Sports Broadcasting in the '80s

Sports has been an integral part of many people’s lives for decades. Once, you could only know the score from the newspapers. Then came the radio and, finally, television which made the live broadcasting of sporting events possible. Let’s take a journey back to the '80s to see how people could watch and cheer for their favorite sports teams and players back then.

A quick look at the radio

Sports radio in the '80s was thriving because TV broadcasting had still a lot to improve. A great number of people gathered around this one device to cheer the teams, celebrate the victories, and cry over the lost chances. Among the most popular sports disciplines at that time were hockey as well as football. Fans all over the world listened to the live broadcasts of the international as well as divisional games and tournaments. Why did people still rely on the radio when there was television that gave access to the whole event? Mostly due to the fact that the broadcasts were still flawed. Before we move on to the good and bad sides of the '80s sports TV, let’s focus on some memorable moments from radio history.

As during the '80s, a great number of sports fans still relied on radio, a few important events has been stashed in memory of the next generations and are now strongly associated with the radio history itself. One is the event called “The Miracle on Ice” of 1980. It was a hockey game that took place in New York. The US team was playing against the strong opponent, the USSR team. American hockey players were the underdogs and not many experts believed they could be victorious. However, the odds changed, and the US team won the game. Their victory followed a long, emotional game broadcasted on the radio, and thousands of fans gathered around the radio receivers in anticipation. The History website takes a closer look at this “Miracle on Ice”.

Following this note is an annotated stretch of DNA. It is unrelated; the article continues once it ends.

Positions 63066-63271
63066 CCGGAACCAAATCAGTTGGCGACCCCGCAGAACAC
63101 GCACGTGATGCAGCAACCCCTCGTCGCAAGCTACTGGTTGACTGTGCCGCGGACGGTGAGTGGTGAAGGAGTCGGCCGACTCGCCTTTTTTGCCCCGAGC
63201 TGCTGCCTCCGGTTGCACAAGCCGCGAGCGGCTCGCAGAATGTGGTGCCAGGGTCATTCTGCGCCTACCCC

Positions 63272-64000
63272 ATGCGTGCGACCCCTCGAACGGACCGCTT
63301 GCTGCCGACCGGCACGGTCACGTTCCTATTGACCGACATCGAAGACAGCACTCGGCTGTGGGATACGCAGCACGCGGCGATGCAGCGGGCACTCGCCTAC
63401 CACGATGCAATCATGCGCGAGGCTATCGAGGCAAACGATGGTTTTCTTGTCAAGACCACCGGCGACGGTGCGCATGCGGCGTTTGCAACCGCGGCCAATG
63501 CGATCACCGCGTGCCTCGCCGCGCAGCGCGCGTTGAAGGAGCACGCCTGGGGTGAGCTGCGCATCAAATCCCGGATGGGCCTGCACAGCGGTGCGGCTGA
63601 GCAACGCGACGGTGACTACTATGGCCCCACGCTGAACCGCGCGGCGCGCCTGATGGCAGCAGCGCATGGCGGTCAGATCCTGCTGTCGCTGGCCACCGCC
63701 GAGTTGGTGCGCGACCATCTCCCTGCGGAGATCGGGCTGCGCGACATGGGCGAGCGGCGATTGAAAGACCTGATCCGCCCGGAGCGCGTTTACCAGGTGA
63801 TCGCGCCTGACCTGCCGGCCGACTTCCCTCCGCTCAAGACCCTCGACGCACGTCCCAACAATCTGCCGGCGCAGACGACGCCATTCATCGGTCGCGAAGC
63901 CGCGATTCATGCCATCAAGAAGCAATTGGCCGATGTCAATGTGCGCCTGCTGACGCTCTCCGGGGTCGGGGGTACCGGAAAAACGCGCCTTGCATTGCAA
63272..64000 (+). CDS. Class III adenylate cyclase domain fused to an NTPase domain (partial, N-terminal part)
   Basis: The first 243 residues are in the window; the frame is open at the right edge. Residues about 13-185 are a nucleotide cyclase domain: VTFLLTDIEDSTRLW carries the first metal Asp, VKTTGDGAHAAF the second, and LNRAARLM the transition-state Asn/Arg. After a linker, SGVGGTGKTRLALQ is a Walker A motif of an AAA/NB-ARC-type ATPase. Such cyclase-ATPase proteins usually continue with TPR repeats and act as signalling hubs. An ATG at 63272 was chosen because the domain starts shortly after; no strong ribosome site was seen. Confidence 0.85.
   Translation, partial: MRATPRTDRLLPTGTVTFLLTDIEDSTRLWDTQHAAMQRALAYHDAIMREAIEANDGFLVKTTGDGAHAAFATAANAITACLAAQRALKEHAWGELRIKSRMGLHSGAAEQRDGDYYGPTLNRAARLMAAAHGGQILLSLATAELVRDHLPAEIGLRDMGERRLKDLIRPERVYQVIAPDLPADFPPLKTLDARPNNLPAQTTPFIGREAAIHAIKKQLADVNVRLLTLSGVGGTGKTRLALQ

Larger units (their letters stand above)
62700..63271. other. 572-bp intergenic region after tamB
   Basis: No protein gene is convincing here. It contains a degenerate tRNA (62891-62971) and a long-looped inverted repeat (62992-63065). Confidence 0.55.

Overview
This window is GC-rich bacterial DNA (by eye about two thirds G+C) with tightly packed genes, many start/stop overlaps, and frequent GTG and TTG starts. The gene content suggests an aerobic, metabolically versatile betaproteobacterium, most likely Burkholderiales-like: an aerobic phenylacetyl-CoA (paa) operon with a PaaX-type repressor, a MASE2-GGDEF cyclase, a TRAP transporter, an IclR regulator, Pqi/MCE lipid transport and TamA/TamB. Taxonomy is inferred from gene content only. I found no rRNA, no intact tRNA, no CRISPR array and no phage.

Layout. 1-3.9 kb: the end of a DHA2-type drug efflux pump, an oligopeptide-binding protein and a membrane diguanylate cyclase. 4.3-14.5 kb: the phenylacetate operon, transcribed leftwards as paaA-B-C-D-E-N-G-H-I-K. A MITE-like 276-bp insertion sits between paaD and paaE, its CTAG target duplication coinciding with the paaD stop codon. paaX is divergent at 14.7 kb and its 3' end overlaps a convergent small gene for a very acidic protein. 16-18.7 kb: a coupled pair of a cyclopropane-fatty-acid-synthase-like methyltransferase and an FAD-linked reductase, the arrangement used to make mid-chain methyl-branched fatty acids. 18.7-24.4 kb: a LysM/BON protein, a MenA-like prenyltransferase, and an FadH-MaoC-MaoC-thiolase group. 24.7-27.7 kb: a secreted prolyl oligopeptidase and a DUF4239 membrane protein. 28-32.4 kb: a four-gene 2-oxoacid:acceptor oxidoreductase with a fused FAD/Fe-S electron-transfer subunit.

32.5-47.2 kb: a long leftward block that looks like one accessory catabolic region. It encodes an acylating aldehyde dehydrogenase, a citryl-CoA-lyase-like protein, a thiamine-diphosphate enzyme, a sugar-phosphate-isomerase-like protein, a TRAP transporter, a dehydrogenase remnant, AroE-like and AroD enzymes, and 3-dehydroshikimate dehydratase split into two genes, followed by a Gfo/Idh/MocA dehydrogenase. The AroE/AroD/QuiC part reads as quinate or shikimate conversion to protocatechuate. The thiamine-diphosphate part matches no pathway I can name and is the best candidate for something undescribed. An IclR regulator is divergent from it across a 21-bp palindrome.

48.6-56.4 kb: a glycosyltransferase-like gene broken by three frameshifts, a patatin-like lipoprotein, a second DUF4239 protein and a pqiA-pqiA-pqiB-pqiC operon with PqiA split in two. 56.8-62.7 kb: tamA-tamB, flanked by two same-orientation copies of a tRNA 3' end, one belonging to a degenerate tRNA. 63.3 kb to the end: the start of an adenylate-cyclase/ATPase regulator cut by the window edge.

Television broadcasting in the '80s

As you already know, the radio did not lose its popularity in the '80s when it comes to sports broadcasting. Not even in favor of the TV. Sports broadcasting in the '80s, when it comes to television, had its good and bad aspects. Let’s take a look at a few downsides, which are more thoroughly described by the Guardian.

Sports broadcasting was simply a transmission of the event with the commentary added, and not much else. There was no additional information on the screen that would hint at the players’ names or anything else, there was even no sign of the score on the screen. If you were not watching from the beginning, and you did not keep a score in your head, you needed to wait for a couple of minutes to get only a glimpse of the scoreboard on the stadium. Whenever you turned on a game when it had been already on, you could be unaware of its course for quite a long time.

When you were watching a sports broadcast on your TV, the chances were that you were observing a match from one angle only, as if you had been on the bleachers. The thing is that when you are actually in the stadium, you decide where to look. When watching a transmission in the '80s, you were at the mercy of a cameraman.

Whatever the downsides of sports broadcasting in the '80s when it comes to television, it was still convenient, and for many fans, radio was a far worse medium. Even though the TV transmission was from one and only one angle, there was no score, and quite often, it was challenging to know who was who and which team had the ball, it was still a great experience to watch a game in your own living room. These days, sports broadcasts are on a higher level of advancement, and sport, in general, is in a different place. There are more fans around the world, who can even bet on their favorite teams and win on safe sites like SBO. It is now not only a passion but also a chance to earn some money. The site lists the best operators with the best odds, bonuses, and security, also providing news and information about almost every sport and how to bet on your favorite team. Sports disciplines, teams, and players have become part of the mainstream, but some people still get nostalgic about the old sports broadcasting.

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